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Police officers stand guard on October 29, 2020, after a knife-wielding man killed three people at the Notre-Dame de l’Assomption Basilica in Nice, France. | Eric Gaillard/Pool/AFP via Getty Images

Three people were killed at the Notre Dame Basilica.

The killing of three people in southern France on Thursday has been deemed a terrorist attack by French officials — and it looks to be related to the country’s ongoing controversy over the public display of cartoons depicting Islam’s Prophet Muhammad and the government’s general approach toward Islam.

Around 9 am local time Thursday in Nice, an assailant used a knife to kill three people, two women and a man, at the Notre-Dame Basilica. One of the women, who was reportedly 70, died inside the church, as did the man; the second woman “fled to a nearby bar but was mortally wounded,” according to the AP.

Nice Mayor Christian Estrosi told reporters he believes the attack was perpetrated by an Islamist extremist. “He cried ‘Allah Akbar!’ over and over, even after he was injured” by police, Estrosi said. (“Allahu akbar,” Arabic for “God is great,” is a common expression used by Muslims, especially during prayers.) “The meaning of his gesture left no doubt,” Estrosi added.

The suspect is now in custody and has been hospitalized.

Two other incidents occurred on Thursday, the same day some Muslims observe Mawlid, a celebration of the Prophet Muhammad’s birthday. In Montfavet, also in southern France, a man was shot dead after threatening police with the gun he held. And in Saudi Arabia, a guard outside France’s consulate in Jeddah was attacked with a knife. The guard is now hospitalized and the suspect is under arrest.

In response to the Nice attack and the other incidents, the French government has increased the nation’s security alert to its highest level and grown the number of troops protecting schools and religious sites from 3,000 to 7,000. French President Emmanuel Macron, after visiting the scene in Nice, issued a stark message: “I say this with the outmost clarity — we will not give in to terrorism.”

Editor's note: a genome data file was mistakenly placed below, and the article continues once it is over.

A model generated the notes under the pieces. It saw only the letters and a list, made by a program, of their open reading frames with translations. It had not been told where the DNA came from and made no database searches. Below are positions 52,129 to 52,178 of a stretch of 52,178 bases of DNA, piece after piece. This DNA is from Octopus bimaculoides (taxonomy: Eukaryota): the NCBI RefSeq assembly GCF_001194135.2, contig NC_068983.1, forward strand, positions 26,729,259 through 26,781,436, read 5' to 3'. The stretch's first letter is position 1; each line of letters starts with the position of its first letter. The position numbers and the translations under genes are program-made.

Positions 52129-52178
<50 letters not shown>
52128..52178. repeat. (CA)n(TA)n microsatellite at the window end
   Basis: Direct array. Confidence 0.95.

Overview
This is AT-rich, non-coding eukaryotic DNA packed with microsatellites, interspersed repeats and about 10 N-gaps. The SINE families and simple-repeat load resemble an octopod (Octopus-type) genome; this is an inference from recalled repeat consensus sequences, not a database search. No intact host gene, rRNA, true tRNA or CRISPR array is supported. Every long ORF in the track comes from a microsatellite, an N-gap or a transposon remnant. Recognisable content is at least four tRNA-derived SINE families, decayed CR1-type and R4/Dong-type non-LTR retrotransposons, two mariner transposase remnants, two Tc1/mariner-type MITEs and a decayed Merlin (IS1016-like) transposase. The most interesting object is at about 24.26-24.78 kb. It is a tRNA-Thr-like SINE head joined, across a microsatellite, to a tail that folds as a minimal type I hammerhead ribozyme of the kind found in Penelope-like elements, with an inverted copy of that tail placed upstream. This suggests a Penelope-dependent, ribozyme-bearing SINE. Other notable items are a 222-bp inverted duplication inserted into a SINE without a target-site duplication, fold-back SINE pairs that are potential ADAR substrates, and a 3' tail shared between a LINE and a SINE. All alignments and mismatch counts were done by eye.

Leaders in several Muslim-majority countries, including Saudi Arabia, Egypt, and the United Arab Emirates, have condemned the Nice attack. “Under no circumstances are these attacks justifiable,” Egypt’s highest religious authority, Al-Azhar, said in a tweet, calling them “inconsistent with the tolerant teachings of Islam and all divine religions.”

The Nice attack happened amid a broader debate in France over Islam and free speech

Earlier this month, a suspected Islamist extremist beheaded Samuel Paty, a 47-year-old secondary-school teacher, as he walked home from school.

That was days after Paty had, as part of a class discussion on freedom of speech, showed his 12- to 14-year-old students two caricatures of Muhammad that had been published by the satirical magazine Charlie Hebdo — the same images that in 2015 inspired jihadists to kill 11 staff members at the magazine and six others in Paris.

Police found a Twitter account suspected of belonging to the assailant that featured a picture of the severed head along with a message: “I have executed one of the dogs from hell who dared to put Muhammad down.”

Macron’s government turned Paty into a freedom-of-expression hero. At a national memorial for the slain teacher last week, Macron said that France “will continue the fight for freedom” and “intensify” efforts to end Islamist extremism in the country.

He also said France would continue to back anyone who wanted to display cartoons of Muhammad, noting his nation’s deep culture of secularism. His goal is to encourage an “Islam of France,” as the president has put it for years, that aims to seamlessly integrate Muslims into French society.

Last week, French police raided numerous homes across France as part of its probe into Paty’s killing. About 15 people have been taken into custody and 51 Islamic organizations are under investigation.

The aftermath of the Paty killing has rekindled a contentious debate in France about how to balance freedom of expression with respect for a religion. The Nice attack will only add fuel to the fire.

“The point of terrorism is to shock, incite tensions and block this discussion,” said Charles Thépaut, visiting fellow at the Washington Institute for Near East Policy think tank in Washington, DC.

Estrosi, Nice’s mayor, has already called for a harsher government response. “Enough is enough,” he said. “It is now time for France to exempt itself of peacetime laws to permanently annihilate Islamo-facism from our territory.”


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Author: Alex Ward

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